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A Ukrainian mother fears what will come next in Russian-Ukraine conflict


Throughout the program today, we're bringing you the voices of ordinary people dealing with extraordinary events underway in Ukraine. And next, I want you to meet Ivanka Gonak. She's a tour guide in the city of Lviv. That's in the west of Ukraine, more than 350 miles from Kyiv. I reached her earlier today.

What's it like there today? Is it calm?

IVANKA GONAK: It's actually warm, and the spring is coming, and the sun is shining. We have a beautiful, peaceful blue sky.

KELLY: A beautiful, peaceful blue sky - that's not what I expected to hear from anyone in Ukraine today. What about the streets? Are they busy? Are people home scared? What's it look like?

GONAK: The streets are rather empty. Well, today we were out of some everyday things, and we went to a big supermarket, to Auchan, and made our shopping.

KELLY: You have kids, I'm told. How old?

GONAK: I have three kids. And my eldest one is 13, and the youngest is 3.

KELLY: What - I'm thinking of your younger kids in particular. What do they understand of what is happening in your country today?

GONAK: The youngest one is not yet ready to understand anything, while the middle one - 7 years old - he's scared. He feels the atmosphere, and, well, we had a long talk. Luckily on the internet, there's, like, short recommendations from the psychologists - how to talk with kids about war and what's happening and what to give them in a moral support way. And yeah, we had a talk today. And that's awful, actually. I would never think that I have to have such a talk with my children.

KELLY: No. I mean, you can't imagine having such talk. It's a hard one. It's a hard one. Do you have a plan if things were to get worse in Lviv. Would you stay? Would you go? What would you do?

GONAK: Yeah, I have a plan. Well, it's absolutely peaceful today, comparing to many other Ukrainian cities - absolutely peaceful. So far, Lviv is untouched, and oh, God, help us to stay that way, though. Yeah, we're invited by our relatives in the village to go there, and maybe we will. And we have friends abroad which are welcoming us as well. So far, I know that there is long lines on the border because panic already started.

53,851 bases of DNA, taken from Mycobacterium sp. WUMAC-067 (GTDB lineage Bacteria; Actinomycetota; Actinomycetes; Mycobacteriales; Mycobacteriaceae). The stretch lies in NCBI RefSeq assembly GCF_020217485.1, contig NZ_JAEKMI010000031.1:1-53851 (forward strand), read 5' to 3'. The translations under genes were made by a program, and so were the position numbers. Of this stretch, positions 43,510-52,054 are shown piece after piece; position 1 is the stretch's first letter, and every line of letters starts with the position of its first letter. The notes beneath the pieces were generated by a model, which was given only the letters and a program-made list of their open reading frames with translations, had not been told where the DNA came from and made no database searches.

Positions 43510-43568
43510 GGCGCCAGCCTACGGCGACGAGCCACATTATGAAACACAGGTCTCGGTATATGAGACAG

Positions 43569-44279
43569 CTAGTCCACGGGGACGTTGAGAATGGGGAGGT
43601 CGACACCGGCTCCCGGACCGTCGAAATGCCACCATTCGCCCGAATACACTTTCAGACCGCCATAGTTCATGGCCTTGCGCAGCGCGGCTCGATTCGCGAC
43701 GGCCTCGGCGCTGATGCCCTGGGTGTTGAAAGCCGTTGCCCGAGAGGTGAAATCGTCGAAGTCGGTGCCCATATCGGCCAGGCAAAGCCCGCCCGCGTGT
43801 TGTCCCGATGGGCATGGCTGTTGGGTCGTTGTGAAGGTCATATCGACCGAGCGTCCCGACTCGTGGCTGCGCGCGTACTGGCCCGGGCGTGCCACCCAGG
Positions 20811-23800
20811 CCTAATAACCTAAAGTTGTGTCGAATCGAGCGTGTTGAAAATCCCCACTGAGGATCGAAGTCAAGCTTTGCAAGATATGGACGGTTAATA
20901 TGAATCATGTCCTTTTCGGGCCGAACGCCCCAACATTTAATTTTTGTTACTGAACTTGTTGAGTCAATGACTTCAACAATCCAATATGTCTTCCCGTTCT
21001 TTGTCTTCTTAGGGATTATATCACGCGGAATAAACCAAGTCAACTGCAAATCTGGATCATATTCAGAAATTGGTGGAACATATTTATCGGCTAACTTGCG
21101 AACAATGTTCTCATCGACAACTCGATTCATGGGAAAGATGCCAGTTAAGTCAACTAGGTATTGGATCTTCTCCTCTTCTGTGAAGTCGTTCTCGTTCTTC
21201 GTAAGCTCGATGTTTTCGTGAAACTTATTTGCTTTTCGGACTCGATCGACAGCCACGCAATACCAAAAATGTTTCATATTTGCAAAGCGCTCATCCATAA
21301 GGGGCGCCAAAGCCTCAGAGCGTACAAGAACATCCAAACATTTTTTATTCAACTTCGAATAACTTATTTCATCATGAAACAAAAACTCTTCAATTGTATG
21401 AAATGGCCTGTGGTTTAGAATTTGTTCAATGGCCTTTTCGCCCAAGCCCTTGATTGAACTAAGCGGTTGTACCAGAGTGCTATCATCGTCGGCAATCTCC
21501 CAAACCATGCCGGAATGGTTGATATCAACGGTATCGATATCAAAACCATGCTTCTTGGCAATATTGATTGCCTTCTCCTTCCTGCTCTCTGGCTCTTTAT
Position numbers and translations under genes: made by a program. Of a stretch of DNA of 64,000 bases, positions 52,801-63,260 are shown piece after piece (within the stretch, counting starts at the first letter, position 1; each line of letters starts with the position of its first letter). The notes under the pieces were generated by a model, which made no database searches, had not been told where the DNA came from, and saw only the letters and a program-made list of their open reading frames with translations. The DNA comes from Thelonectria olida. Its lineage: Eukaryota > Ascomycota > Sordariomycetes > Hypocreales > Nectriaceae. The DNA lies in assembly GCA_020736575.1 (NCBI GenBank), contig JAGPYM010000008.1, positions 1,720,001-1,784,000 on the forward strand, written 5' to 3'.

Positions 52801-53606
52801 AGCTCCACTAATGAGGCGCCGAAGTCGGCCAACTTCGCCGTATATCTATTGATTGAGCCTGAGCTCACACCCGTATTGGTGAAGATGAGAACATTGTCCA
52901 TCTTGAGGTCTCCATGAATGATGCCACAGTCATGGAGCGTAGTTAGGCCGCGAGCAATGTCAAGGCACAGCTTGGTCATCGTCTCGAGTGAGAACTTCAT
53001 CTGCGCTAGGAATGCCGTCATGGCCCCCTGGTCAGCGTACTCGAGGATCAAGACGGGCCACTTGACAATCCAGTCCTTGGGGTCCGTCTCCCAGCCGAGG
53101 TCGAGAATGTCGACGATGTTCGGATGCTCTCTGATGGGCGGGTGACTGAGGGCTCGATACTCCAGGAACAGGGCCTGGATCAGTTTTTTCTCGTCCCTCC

KELLY: Yes. I'm thinking - just today I have spoken to someone near the capital near Kyiv who sent her daughter to Lviv because she thinks she will be more safe there. And I'm also talking to a friend who I know who lives in Lviv who's trying to leave, who's trying to cross the border and get into Poland and leave Ukraine. It sounds like people are both coming to your city and trying to leave.

GONAK: Well, today I've invited my friends from Kyiv and from Kharkiv to come to us. Our Kharkiv friends are in the village nearby to Kharkiv. Our Kyiv friends believe in the army - stay in the city. So I guess I have the brave friends.

KELLY: Brave friends.

GONAK: Yeah.

KELLY: Do you have friends who speak Russian, who are in Russian, who are maybe sympathetic to what Russia is doing?

GONAK: No. All of my friends that are Russian - they say that they're very sorry, that they feel awful shame of what's happening. They say that it wasn't their choice and nobody was asking them. And they cry, and they beg us to forgive them for what their country is doing. So far, that's my experience.

KELLY: Yeah. Well, thank you for speaking with us. We'll be keeping you in our thoughts. Best wishes to you and your family. Stay safe.

GONAK: Thank you so much.

KELLY: We've been speaking with Ivanka Honak in Lviv in western Ukraine.

I was about to hang up. I thought we were done. But Ivanka stayed on the line. She wanted to say one more thing.

GONAK: Well, I did everything I could.

KELLY: Yeah. Yeah.

GONAK: And actually, I'm close to panic 'cause it's damn scary. Everything looks perfectly normal here. But it's just - I have kids. And that's responsibility, though our men are leaving to fight.